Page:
Class B RVs are the smallest and most mobile type of recreational vehicle. They are easier to drive and much less expensive than Class A’s. Class B RVs are built on a van chassis and often referred to as the camper vans. They typically feature sleeping, cooking and bathroom facilities.

Most Class B RVs are between 18 and 22 feet long, making them ideal for traveling through tight city streets, campgrounds, and country roads. They have all the amenities of larger motorhomes, but are more compact and easier to drive.

Class C

Class C RVs are built on a truck or van chassis with an attached cab section. They are midsized RVs that range from 23 to 36 feet; smaller than a class A motorhome, but larger than a camper van.

The cab section typically includes a bed and some basic kitchen facilities, while the attached area contains a larger bed, a bathroom, and more sophisticated kitchen amenities. Class C RVs are popular for people who enjoy camping, but don’t want to sacrifice the comfort of a traditional home.

Travel Trailers

A travel trailer is an RV that is towed by a truck, van, or SUV that can handle the weight capacity and are usually cheaper than the others. Travel trailers come in many sizes, from small pop-up models to large, luxurious fifth-wheel trailers.

Other types of RVs include popup campers, teardrop trailers, hybrid trailers, and fifth-wheel trailers.

Frequently Asked Questions About RV Loans

What is RV financing?

RV financing is a type of loan that is used for the purchase of a recreational vehicle (RV). It is typically a secured loan, meaning that the lender takes the RV as collateral for the loan. RV financing is available from banks, credit unions, and other lenders, and can be used to purchase new or used RVs.

Is it hard to finance an RV?

As with any other type of loan, an RV loan requires a thorough assessment of your credit history, income, and other factors. If you have bad credit, it will be more difficult to get approved for an RV loan. While some lenders specialize in RV loans for bad credit, they come with higher interest rates.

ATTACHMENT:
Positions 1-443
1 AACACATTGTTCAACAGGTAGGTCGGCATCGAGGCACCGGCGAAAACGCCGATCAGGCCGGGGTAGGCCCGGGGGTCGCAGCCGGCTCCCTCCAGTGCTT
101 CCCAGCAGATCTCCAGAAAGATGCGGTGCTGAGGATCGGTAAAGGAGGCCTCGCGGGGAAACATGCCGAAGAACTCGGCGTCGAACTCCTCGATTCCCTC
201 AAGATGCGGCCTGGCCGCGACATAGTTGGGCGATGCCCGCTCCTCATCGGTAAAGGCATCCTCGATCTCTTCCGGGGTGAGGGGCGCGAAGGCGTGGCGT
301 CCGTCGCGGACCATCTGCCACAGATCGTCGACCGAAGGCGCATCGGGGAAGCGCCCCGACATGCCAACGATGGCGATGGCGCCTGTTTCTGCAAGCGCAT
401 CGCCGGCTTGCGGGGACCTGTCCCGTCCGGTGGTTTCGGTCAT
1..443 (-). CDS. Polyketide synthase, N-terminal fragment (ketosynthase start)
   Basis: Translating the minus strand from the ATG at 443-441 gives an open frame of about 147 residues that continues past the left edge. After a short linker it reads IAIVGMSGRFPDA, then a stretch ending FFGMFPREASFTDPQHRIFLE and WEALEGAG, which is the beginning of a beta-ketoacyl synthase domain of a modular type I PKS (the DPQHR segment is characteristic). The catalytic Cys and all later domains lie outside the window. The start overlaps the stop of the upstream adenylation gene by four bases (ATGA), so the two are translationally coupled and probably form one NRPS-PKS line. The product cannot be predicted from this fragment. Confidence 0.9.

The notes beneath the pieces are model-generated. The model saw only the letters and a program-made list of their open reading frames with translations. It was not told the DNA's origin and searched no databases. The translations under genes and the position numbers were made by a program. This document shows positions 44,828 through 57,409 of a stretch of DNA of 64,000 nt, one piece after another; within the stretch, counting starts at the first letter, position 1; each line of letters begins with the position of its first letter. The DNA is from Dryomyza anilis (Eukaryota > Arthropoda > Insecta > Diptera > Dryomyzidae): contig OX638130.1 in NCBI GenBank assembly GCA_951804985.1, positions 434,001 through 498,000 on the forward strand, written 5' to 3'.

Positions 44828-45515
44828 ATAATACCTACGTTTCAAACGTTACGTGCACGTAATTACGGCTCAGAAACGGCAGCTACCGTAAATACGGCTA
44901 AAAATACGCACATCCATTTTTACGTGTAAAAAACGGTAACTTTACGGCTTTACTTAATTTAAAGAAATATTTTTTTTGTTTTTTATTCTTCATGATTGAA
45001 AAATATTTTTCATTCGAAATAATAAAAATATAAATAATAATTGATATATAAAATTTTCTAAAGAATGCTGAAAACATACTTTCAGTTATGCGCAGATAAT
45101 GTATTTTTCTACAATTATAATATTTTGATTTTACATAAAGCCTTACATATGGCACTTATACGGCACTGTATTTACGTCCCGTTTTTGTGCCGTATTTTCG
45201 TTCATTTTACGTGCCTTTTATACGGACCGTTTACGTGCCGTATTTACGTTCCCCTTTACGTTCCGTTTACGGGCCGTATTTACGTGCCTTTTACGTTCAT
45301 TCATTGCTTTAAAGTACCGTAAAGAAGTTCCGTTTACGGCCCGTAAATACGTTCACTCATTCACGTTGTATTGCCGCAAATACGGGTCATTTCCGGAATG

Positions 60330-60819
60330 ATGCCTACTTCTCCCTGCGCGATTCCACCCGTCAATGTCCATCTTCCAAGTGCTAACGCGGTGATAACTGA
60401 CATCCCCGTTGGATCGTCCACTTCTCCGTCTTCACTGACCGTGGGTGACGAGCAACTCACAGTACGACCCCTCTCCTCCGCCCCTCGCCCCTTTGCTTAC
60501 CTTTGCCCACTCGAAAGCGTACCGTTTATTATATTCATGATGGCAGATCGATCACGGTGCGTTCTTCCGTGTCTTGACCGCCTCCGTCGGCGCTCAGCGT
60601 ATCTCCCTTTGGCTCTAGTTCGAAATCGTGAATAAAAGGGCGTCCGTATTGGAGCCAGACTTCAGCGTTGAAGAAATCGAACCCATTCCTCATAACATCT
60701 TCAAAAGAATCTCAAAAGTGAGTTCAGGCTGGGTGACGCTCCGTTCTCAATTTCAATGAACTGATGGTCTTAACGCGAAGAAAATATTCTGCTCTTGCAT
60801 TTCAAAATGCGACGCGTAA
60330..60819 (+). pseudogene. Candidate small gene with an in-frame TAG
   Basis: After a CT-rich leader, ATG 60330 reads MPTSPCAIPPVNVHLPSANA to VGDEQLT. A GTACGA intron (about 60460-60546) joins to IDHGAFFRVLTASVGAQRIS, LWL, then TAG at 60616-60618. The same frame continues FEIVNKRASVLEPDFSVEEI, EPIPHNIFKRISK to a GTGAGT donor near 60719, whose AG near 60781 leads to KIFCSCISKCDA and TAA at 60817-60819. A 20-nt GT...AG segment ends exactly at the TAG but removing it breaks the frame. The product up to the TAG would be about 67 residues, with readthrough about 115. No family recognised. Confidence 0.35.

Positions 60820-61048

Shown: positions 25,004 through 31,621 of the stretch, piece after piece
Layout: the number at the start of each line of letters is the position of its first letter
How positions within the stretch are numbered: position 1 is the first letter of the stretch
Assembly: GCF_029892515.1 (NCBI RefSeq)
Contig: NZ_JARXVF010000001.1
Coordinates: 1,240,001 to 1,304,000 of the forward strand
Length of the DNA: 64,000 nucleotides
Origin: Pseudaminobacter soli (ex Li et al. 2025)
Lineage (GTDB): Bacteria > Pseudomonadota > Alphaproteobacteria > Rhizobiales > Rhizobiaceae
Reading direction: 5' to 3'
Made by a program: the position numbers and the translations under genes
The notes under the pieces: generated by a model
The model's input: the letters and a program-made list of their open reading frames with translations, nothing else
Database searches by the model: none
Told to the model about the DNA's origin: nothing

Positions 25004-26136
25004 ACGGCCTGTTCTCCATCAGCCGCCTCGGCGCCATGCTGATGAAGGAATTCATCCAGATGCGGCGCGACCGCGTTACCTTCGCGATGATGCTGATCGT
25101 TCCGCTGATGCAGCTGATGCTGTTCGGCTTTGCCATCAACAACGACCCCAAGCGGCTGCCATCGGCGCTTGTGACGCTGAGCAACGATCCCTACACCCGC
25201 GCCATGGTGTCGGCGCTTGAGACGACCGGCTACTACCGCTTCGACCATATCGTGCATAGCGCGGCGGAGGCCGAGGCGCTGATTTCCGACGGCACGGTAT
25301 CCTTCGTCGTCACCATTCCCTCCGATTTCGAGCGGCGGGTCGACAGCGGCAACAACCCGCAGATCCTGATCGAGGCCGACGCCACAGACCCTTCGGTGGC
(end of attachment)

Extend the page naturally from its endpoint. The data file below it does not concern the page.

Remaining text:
What is the minimum credit score needed for RV financing?

The minimum credit score needed for RV financing varies depending on the lender. Typically, the minimum credit score ranges from 500-600. However, a higher credit score can help you receive a better interest rate and lower monthly payment.

Can someone cosign an RV loan?

Not all lenders allow cosigners on RV loans, but some do. If you have poor credit, find a lender who does and consider applying with a cosigner that has good credit to improve your chances of approval.

Can you buy an RV with an auto loan?

No, auto loans cannot be used for RVs. RVs are typically more expensive purchases that require larger loans and a more in-depth underwriting process.

What are typical RV loan terms?

RV loan terms are typically 10–20 years long. However, RV loan vary depending on the age and price of the RV, your credit score, and other factors.

What is the current interest rate for RV loans?

The average RV loan has a higher interest rate than the typical car loan. At the time of this writing, interest rates range from 5% to 12%, but these figures may vary depending on the loan amount, repayment term, and borrower’s creditworthiness.

Bottom Line

Do your research before you purchase an RV. Make sure it’s what you really want before you move forward, and shop around. Don’t forget to make efforts to improve your credit score ahead of time and save up for a down payment to reduce the amount of debt you end up with.

A recreational vehicle can be a great way to live and see the country. Just make sure you only buy what you can afford and finance as little as you can get away with.

Miranda Marquit
Meet the author

Miranda has been covering personal finance topics for more than 10 years as a freelance writer and journalist. She has contributed to Forbes, NPR, MarketWatch, Yahoo! Finance, U.S. News and World Report, and many other media outlets. Miranda has an M.A. in Journalism and is currently working on an MBA. She lives in Idaho with her son, where she enjoys reading, travel, and the outdoors.